In the angel hair pasta with pesto and crumbled spicy sausages post, I mentioned that I’d write separately about the burgers in the photos. I was about to post it as a recipe article then changed my mind. There is a much more profound story behind those burgers and that story won’t be told by just writing about making patties and grilling them.
The burgers were made with excess filling for lumpiang shanghai. I made the ground meat mixture into mini burgers to go with the angel hair pasta left over from the previous day. So, that day Speedy and I had the burgers and pasta, we were actually eating two leftover dishes.
It’s about economics. We have two children in college and any parent with kids in college would know that financial dynamics in a family irrevocably change with the payment of the tuition fee for the first term of the first year. It’s not easy. But I never really wanted to articulate it because I don’t want the girls to feel like they’re being a burden. They’re not — it is their right to be educated well. I don’t want them to feel guilty and apologetic either that they chose an expensive school. That school is the only one that offers the courses that they want and they have the right to choose courses to prepare them for professions that they feel truly passionate about rather than careers chosen for expected monetary returns. I taught them that very early on and I meant it. I don’t want them to feel bad too that their school exacts such high tuition fees. It’s not their fault. It’s a systemic flaw in our society that good education costs so much.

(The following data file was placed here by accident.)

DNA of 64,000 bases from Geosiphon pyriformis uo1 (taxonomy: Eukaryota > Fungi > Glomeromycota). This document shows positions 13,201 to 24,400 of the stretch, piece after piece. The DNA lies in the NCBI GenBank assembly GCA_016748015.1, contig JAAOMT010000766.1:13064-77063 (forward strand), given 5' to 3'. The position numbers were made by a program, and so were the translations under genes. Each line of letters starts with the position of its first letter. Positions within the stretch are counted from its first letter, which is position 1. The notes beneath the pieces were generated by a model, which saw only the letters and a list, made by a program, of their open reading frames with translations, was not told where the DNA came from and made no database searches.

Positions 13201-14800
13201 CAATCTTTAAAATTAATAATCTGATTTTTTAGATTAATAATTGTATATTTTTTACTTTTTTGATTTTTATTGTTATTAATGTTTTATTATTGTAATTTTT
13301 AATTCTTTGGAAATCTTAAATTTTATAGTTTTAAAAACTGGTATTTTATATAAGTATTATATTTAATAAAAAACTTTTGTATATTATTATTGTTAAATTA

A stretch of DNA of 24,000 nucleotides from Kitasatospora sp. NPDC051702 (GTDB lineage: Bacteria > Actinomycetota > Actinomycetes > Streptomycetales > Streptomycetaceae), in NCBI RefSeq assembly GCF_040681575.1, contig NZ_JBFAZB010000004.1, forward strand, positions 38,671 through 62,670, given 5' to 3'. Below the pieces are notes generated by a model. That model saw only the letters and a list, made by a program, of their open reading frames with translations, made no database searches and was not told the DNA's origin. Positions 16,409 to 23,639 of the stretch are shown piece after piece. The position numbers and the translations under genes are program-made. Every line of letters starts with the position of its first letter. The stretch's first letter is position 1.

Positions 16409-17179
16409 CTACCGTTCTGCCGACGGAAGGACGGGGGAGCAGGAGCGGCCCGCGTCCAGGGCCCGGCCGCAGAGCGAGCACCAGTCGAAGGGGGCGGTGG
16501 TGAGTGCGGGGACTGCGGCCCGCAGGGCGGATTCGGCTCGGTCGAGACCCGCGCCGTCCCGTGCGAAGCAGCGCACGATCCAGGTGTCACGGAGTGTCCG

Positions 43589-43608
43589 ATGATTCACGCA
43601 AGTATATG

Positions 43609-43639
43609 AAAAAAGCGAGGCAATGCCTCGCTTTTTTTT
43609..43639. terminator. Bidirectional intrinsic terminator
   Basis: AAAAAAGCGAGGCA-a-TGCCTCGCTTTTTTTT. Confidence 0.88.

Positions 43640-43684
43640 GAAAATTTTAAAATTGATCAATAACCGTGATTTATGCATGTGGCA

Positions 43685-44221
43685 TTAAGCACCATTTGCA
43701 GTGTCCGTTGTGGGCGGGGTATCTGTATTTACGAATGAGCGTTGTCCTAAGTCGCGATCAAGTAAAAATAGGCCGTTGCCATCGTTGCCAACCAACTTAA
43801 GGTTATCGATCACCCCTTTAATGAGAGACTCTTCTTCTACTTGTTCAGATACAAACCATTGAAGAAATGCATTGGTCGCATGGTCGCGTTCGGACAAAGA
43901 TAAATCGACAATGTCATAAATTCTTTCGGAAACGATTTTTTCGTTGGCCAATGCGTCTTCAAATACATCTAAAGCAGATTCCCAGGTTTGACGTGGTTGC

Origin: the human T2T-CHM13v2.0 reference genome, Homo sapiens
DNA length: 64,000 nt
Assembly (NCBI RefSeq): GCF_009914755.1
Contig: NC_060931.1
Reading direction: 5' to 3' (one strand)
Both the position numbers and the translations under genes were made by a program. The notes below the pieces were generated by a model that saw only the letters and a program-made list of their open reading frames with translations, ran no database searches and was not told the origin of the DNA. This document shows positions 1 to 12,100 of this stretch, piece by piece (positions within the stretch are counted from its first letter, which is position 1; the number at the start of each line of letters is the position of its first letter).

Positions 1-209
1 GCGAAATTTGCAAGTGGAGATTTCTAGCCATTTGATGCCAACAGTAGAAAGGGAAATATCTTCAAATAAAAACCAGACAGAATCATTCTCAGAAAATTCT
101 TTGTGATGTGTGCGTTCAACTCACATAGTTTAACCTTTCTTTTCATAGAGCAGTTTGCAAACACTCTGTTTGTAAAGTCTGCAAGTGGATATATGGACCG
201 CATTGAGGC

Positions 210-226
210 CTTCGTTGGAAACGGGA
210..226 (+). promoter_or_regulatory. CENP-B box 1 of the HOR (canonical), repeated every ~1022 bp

It shouldn’t be that way. In a just society, everyone should have equal access to quality education, irrespective of economic status. But this is not a just society so quality college education is often beyond the reach of most. We’re lucky because although we’re not rich, we can manage our finances to enable us to send our daughters to college and provide a comfortable home for them. And we’re working darn hard to make sure that the luck doesn’t run out.
What’s that got to do with the burgers? Like I said, it’s economics. Managing finances is no walk in the park. Heck, it’s tight. So very tight and we feel like professional jugglers and tightrope walkers rolled into one. Because college education, as well as everything else including food, is expensive, we make every peso count. And that means zero food waste as much as possible. That also means getting creative and imaginative so that leftovers don’t look and taste like leftovers lest we start feeling sorry for ourselves. Self-pity just isn’t in my vocabulary.
So, yes, these burgers were made with leftover spring roll filling. There’s the cross-section if you’re rolling your eyes in disbelief and you can plainly see the bits of carrots and scallions.
Some people think that frugal cooking is a limitation and an embarrassment. I don’t. For me, it’s just another opportunity to test and even extend my skills. We’ll beat the system and come out on top.